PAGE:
The finding comes from an analysis of aggregated accounting data, which shows just how often small business spending exceeds revenues in a given month.
Accountant Steve Thomas of Your Finance Department says lots of businesses experience cash flow problems because expenses can tend to fall due at around the same time.
“Cash shortages tend to cluster around the same types of events. For example, businesses commonly have seasonally quiet Decembers and Januaries, which leaves them short of cash when February and March bills come in. Tax payments also catch out lots of businesses when they come due.”
He says that so long as a business is broadly profitable, cash flow problems can be fixed.
“90% of the cash flow issues we see can be fixed, so long as those businesses are pragmatic about managing costs.
“It certainly helps to understand the business’s revenue cycles and to have a good view of upcoming expenses. Not a lot of businesses have that long-term view so it’s something for them to work on.”
Business trend 4, therefore, is a continuing tight cash budget for many businesses, but hopefully with a more strategic approach to cash flow management.
Business trend 5
Mad geniuses congregating online
Got an out-of-the-ordinary business idea? Try giving it a spin online. A Xero survey has found that entrepreneurs are more likely to try novel concepts in the ecommerce environment – probably because it de-risks the startup journey.
A survey of accountants and bookkeepers, who ride shotgun on thousands of startup journeys, found that businesses which launch online generally experienced:
- lower running costs
- wider net profit margins
- a faster route to break even
As a result, advisors in the study said their online clients were 4X more likely to be based on a novel idea.
“Ecommerce is creating new, lower risk pathways to business ownership,” the report says. “Lower startup and operating costs mean owners face fewer personal financial losses in the event of a business failure. This de-risks the ‘worst case scenario’ and gives entrepreneurs more freedom to try something different.”
Business trend 6
When quiet quitters become stealthy startups
A cooling economy coupled with an inflation hangover could spur a fresh round of stay-at-home startups, according to entrepreneurship experts.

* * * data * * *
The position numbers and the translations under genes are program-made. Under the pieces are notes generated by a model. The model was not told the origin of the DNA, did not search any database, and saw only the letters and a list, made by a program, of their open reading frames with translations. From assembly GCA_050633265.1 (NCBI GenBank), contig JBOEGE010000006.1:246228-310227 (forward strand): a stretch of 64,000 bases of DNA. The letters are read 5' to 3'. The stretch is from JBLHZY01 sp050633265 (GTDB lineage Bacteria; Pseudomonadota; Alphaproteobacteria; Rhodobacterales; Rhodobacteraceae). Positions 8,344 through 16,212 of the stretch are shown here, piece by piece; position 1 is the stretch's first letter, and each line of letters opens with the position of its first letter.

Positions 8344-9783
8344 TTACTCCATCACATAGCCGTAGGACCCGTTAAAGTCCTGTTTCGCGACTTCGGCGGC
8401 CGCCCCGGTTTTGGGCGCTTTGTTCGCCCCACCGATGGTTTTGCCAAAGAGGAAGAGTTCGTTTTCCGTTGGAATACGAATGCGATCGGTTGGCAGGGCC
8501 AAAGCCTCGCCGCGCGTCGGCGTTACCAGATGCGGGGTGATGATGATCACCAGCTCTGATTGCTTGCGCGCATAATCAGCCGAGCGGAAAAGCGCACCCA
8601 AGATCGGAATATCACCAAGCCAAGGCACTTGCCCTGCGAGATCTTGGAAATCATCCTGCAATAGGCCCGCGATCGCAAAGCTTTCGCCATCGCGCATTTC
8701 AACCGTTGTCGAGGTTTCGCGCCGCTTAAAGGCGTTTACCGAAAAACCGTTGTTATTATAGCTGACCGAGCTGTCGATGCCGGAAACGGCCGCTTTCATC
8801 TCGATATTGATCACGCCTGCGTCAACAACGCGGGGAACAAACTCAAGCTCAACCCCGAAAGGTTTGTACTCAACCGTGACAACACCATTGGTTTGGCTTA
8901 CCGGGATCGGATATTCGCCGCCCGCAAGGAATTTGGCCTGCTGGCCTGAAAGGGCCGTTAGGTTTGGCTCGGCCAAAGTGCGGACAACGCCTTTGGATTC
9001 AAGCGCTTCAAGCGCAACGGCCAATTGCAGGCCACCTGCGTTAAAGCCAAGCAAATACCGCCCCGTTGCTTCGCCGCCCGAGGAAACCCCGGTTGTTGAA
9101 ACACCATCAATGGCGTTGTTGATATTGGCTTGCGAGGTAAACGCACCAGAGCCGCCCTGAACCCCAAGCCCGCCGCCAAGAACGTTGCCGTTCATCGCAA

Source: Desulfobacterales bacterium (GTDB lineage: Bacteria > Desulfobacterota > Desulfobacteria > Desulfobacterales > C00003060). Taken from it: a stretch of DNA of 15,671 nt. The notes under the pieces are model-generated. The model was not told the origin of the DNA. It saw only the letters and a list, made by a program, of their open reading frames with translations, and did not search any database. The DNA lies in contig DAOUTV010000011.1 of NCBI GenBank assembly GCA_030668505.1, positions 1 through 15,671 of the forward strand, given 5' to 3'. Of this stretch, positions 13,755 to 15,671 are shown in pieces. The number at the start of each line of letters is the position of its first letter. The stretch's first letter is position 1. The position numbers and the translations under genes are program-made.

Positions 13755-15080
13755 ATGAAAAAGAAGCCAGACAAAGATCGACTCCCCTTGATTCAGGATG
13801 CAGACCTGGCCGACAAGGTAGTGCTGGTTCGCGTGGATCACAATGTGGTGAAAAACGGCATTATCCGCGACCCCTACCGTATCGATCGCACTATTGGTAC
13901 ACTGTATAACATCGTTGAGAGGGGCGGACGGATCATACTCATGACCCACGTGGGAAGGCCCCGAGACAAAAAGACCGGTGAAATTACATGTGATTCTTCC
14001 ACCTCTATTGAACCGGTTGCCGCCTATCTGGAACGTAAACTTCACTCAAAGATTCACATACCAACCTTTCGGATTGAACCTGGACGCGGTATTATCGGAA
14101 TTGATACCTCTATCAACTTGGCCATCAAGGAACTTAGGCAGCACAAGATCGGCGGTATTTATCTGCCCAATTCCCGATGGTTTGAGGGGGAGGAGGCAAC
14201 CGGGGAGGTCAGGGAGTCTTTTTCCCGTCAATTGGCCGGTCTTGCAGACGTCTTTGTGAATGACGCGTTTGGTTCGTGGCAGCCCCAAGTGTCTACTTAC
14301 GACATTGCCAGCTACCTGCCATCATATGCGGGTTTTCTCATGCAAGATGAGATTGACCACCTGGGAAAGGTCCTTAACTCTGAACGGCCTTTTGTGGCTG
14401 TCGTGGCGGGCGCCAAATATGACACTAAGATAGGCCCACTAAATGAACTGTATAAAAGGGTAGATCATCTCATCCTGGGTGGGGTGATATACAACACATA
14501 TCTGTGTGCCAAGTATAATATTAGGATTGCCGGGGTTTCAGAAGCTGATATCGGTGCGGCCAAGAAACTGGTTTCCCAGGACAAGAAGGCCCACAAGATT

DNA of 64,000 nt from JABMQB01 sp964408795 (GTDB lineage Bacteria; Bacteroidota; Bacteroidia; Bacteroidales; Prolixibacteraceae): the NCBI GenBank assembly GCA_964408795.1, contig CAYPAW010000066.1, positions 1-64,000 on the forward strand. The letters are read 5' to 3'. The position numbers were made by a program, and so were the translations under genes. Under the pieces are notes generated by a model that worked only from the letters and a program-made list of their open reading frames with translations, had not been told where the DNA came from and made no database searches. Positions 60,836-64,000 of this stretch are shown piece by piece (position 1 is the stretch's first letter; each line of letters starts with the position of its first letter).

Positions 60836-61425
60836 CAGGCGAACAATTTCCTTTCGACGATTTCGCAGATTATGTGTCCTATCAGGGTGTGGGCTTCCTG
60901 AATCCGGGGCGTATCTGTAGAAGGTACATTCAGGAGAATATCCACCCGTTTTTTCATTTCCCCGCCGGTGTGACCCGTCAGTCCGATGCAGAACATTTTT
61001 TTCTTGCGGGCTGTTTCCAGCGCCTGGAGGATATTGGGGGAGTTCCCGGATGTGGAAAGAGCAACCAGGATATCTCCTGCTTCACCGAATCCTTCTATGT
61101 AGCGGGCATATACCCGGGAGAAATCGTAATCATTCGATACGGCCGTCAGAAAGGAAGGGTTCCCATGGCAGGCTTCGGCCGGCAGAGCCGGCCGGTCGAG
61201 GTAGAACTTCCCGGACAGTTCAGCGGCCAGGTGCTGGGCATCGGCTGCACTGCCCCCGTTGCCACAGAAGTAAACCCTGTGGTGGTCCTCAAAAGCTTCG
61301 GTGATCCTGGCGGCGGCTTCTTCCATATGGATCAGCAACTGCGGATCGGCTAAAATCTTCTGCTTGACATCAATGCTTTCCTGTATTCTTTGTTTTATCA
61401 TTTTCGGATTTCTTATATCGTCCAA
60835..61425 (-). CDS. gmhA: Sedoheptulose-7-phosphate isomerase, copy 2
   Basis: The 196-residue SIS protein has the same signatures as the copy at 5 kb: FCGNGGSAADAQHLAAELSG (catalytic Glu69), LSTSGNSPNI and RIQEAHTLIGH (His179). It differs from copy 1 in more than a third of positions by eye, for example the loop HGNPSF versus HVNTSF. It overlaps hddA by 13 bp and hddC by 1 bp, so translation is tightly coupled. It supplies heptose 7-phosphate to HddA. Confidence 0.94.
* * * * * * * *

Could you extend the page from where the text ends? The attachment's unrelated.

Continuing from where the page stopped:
R. Duncan Pelly, Associate Professor of Entrepreneurship at McMurry University (USA) says many professionals will consider a side hustle as their salary shrinks, in real terms.
“Their raise this year won’t match inflation so their spending power will go backwards and some will decide it’s time to finally try that business idea they’ve been sitting on,” he says.
Marc Cowling, Professor of Economics and Productivity at Oxford Brookes University (UK) adds that economic slowdowns often accelerate big lifestyle decisions.
“It changes behaviours. Employers start getting a bit tighter with what they pay and that can be the tipping point that leads some employees to go for it.”
Pelly says that this next wave of entrepreneurs won’t necessarily resign their current job to start up. “We’ll see people starting something on the side to help supplement their income.”
This business trend could be further enabled by ecommerce, with a recent Xero study showing it’s a popular business model for side-hustlers.
Professor Cowling says businesses that start as side hustles more-often succeed. “People who soft launch while holding down a day job tend to do better. They get feedback on their product and change it for the better before going all in.”
Business trend 7
It’s poaching season for smaller businesses
Small businesses that have struggled to find employees may be able to attract talent from bigger shops as the economy cools, according to experts.
“In a boom, your job offer will be matched or bettered by another business,” says Marc Cowling, Professor of Economics and Productivity at Oxford Brookes University (UK). “But that might not be the case as the economy slows.”
Mark Koziel, President of Allinial Global (an accounting association) predicts this may lead to a redistribution of workers from larger businesses to smaller ones.
“Medium and larger sized businesses may lay people off or cut hours. It’s a fast way to reduce costs. That will give smaller players a chance to find much-needed help.”
Neither Cowling nor Koziel felt the market would suddenly be flooded with workers, as most businesses would try to avoid redundancies. But they predicted slowing wage growth would allow small businesses to compete better.
To take advantage of this trend, businesses need to be organised; understanding the roles they’d like to fill and being ready to offer the right candidate at short notice.
Business trend 8
Why the right decision can be so hard to make